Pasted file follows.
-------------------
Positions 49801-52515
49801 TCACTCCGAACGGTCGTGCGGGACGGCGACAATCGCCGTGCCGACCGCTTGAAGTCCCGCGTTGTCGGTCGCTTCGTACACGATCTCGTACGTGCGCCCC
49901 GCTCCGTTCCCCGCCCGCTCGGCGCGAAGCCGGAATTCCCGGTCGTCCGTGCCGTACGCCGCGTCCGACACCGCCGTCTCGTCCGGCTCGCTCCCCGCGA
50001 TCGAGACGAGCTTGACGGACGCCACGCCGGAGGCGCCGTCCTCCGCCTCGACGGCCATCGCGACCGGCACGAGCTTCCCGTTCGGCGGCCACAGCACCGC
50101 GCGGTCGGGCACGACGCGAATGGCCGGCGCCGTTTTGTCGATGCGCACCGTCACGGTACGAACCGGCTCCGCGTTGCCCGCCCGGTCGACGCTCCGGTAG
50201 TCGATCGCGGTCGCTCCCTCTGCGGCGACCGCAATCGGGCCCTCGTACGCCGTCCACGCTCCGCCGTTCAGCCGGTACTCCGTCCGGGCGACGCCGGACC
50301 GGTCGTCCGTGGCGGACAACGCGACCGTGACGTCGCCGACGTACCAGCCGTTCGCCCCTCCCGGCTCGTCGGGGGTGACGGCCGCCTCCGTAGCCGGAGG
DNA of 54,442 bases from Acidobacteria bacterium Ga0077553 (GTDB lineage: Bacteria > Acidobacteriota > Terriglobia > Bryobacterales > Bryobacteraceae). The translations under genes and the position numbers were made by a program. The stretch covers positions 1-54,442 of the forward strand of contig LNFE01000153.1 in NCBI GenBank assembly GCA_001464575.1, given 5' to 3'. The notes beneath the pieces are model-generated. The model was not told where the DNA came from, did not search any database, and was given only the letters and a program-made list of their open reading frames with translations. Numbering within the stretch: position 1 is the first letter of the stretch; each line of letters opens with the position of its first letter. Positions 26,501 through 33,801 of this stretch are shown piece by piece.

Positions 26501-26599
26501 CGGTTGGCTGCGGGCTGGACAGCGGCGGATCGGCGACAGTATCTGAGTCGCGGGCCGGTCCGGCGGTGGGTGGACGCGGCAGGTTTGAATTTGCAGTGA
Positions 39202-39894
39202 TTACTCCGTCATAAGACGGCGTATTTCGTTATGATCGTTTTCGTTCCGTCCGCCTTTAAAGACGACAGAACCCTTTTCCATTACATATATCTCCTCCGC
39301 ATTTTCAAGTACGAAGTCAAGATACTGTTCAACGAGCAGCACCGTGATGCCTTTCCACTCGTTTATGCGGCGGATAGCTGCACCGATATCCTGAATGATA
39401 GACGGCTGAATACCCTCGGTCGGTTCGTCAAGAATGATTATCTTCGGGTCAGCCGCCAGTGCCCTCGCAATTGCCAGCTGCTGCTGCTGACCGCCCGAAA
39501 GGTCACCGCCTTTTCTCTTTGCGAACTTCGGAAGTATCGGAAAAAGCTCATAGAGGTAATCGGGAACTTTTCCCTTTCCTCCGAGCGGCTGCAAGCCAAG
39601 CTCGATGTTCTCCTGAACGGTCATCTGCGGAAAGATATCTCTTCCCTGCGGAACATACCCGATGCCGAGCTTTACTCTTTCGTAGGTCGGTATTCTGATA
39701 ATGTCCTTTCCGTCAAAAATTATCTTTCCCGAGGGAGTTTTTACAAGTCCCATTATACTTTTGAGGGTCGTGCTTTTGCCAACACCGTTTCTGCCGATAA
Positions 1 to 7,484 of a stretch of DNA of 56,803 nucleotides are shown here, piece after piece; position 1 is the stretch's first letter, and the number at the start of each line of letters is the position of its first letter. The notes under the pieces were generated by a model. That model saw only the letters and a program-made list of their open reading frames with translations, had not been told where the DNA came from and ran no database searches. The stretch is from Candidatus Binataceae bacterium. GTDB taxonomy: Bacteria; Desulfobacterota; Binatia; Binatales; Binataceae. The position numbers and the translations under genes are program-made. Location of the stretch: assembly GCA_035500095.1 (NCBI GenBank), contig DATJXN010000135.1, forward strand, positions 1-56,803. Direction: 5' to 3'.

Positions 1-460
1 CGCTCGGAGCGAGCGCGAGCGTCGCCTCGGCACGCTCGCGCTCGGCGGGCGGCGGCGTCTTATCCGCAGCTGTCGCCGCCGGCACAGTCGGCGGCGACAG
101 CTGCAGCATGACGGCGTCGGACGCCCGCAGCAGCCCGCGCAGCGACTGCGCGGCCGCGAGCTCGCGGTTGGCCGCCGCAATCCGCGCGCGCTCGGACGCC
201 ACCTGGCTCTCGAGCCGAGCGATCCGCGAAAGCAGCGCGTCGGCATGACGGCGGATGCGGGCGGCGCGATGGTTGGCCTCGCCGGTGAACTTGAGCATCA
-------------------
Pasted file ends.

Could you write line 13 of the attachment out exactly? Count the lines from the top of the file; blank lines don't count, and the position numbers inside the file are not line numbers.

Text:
39301 ATTTTCAAGTACGAAGTCAAGATACTGTTCAACGAGCAGCACCGTGATGCCTTTCCACTCGTTTATGCGGCGGATAGCTGCACCGATATCCTGAATGATA